Malcolm Hebert, native Louisianan, cookbook author and wine and food editor, also indicates that the original recipe did not have spinach  and takes issue with the addition of Herbsaint.  He claims that it is not possible that Herbsaint was in the original 1899 recipe, as it was first made in 1935. However, Pernod which is in many recipes easily pre-dates the year Oysters Rockefeller was created." (Wikipedia)

Wow, what is this world coming to. Next they are going to tell me there is no Santa Claus!

I have now looked  through a bunch of recipes for Oysters Rockefeller searching for more clues  They all use mostly the same ingredients, butter, breadcrumbs, onions, Pernod, spinach, watercress, parsley.  Some add Parmesan cheese at the end and although I seriously doubt this was in the original, I think it adds a nice touch.

There is really nothing to it.  It is the perfect recipe if you want to impress that special someone. Winter is the time for the best oysters and Valentine's Day the perfect occasion.

Congratulations New Orleans Saints on a victory well deserved!

Oysters Rockefeller


4 tablespoons unsalted butter

2 garlic cloves, minced

1/3 cup bread crumbs, Panko preferred

2 shallots, chopped

2 cups chopped fresh spinach

1/4 cup Pernod

Salt and pepper, to taste

Dash red pepper sauce (Tabasco)

2 tablespoons olive oil

1/4 cup grated Parmesan

1 tablespoon chopped chervil or parsley

2 dozen oysters, on the half shell

Rock salt

Lemon wedges, for garnish


Melt butter in a skillet. Saute the garlic for 2 minutes to infuse the butter. Place the bread crumbs in a mixing bowl and add half the garlic butter, set aside. To the remaining garlic butter in the skillet, add shallots and spinach, cook for 3 minutes until the spinach wilts. Deglaze the pan with Pernod. Season with salt and pepper, add a dash of red pepper sauce. Allow the mixture to cook down for a few minutes. Finish off the bread crumbs by mixing in olive oil, Parmesan and chervil, season with salt and pepper.* Spoon 1 heaping teaspoon of the spinach mixture on each oyster followed by a spoonful of the bread crumb mixture. Sprinkle a baking pan amply with rock salt. Arrange the oysters in the salt to steady them. Bake in a preheated 450 degree F oven for 10 to 15 minutes until golden. Serve with lemon wedges and red pepper sauce.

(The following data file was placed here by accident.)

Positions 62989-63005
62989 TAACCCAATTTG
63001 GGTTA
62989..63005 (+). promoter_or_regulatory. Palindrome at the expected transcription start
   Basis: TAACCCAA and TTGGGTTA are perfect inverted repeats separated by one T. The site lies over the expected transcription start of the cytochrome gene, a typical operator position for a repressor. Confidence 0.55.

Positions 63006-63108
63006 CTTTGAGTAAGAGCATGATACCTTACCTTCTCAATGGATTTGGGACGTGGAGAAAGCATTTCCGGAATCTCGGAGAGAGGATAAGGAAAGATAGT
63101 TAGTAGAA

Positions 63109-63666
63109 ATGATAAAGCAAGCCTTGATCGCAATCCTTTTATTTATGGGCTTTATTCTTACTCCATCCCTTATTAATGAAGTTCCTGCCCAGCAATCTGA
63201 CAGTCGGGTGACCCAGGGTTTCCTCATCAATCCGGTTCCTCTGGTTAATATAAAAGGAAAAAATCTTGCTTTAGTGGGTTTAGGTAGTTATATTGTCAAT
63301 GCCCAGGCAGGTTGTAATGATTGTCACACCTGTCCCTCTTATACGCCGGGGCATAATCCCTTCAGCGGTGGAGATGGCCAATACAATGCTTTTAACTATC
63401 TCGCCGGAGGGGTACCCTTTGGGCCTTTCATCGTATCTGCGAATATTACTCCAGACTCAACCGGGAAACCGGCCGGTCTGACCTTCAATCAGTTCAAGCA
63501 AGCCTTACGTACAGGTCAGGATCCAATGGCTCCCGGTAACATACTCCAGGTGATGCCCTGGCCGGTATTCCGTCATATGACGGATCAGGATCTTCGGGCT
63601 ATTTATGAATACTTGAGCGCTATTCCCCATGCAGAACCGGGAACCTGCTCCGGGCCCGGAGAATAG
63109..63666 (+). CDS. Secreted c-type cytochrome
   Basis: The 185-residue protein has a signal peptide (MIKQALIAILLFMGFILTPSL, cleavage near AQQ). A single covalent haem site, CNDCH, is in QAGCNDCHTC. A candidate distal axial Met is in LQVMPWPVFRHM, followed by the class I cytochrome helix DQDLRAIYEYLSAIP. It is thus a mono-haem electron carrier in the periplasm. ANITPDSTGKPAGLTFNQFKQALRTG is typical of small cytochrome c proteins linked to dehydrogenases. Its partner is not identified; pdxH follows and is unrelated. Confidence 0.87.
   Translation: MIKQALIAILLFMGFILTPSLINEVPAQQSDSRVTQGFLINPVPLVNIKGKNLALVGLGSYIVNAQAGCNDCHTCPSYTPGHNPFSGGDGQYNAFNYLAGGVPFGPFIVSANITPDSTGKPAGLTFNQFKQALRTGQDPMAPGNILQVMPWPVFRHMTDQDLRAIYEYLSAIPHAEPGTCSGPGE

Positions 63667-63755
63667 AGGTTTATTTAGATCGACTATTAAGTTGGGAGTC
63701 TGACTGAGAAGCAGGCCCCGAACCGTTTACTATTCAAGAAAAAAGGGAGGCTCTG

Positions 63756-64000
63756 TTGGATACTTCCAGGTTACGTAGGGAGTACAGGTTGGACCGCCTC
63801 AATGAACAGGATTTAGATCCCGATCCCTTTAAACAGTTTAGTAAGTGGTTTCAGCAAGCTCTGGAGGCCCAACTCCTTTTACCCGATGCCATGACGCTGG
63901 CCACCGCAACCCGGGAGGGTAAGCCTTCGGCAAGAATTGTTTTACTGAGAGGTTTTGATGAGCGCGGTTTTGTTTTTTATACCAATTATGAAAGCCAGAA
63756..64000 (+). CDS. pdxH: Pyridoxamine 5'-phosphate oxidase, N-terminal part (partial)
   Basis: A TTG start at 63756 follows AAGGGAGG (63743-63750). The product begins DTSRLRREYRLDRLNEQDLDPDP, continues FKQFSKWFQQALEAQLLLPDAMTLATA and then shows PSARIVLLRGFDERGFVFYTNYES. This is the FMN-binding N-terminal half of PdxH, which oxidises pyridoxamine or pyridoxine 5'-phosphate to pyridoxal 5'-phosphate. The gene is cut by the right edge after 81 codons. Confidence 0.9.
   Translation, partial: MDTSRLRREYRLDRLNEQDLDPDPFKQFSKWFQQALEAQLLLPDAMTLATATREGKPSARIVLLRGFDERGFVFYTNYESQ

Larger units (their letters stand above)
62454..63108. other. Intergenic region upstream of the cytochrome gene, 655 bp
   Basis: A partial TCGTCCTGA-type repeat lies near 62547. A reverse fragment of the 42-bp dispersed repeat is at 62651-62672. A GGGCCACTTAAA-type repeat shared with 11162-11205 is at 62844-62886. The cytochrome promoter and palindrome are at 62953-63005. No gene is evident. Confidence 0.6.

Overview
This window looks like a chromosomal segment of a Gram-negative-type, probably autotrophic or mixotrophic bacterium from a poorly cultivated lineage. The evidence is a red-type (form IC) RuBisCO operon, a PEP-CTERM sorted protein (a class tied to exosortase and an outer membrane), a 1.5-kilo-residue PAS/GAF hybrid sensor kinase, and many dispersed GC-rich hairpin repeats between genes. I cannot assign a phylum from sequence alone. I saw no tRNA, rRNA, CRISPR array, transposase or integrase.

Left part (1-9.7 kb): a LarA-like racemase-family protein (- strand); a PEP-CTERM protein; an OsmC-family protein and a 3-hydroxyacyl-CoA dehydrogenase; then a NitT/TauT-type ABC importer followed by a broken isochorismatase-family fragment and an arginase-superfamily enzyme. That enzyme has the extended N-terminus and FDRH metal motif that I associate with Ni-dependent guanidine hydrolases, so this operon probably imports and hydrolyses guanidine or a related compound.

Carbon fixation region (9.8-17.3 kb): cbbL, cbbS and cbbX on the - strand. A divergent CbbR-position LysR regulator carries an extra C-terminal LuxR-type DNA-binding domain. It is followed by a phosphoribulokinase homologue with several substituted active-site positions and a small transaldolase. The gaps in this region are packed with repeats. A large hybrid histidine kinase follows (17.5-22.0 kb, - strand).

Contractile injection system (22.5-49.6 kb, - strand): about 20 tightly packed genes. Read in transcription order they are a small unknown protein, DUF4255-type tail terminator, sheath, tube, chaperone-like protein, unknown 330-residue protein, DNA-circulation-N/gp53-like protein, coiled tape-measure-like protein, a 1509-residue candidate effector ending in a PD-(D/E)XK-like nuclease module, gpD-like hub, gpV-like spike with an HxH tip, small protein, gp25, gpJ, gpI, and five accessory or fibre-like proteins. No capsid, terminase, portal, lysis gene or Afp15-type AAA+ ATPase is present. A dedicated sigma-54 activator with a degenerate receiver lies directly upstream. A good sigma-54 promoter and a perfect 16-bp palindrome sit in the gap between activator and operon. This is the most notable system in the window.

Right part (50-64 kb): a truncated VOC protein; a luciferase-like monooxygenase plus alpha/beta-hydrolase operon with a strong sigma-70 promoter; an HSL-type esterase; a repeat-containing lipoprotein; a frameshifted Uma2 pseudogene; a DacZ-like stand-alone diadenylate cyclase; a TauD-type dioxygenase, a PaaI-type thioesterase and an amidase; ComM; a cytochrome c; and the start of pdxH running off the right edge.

Make Ahead Note*: 

You can place both mixes in separate baggies and place in the refrigerator until ready to bake.  Go to the fishmonger that day, get him to shuck some oysters for you (talk him into giving you some crushed ice or rock salt) distribute the two mixes on top and bake.  Now, how easy can that be?

Recipe Source:  Tyler Florence


  1. I have oysters all the time and didnt know this tidbit either..no, you are not alone

  2. Great recipe, thanks! I might just try it!!!

  3. I adore oysters, and will definitely order these tasty beauties the next opportunity that I have...

  4. dandelion greens or turnip greens mayhaps. Very southern. and referred to as "greens". ;)

  5. In fact Herbsaint's history goes back many years before 1935: before then, it was made with wormwood (like absinthe). In 1935 the maker stopped using it, in order to comply with an order from the federal government.

  6. Wouldn't it be something, if the secret ingredient was poke salat........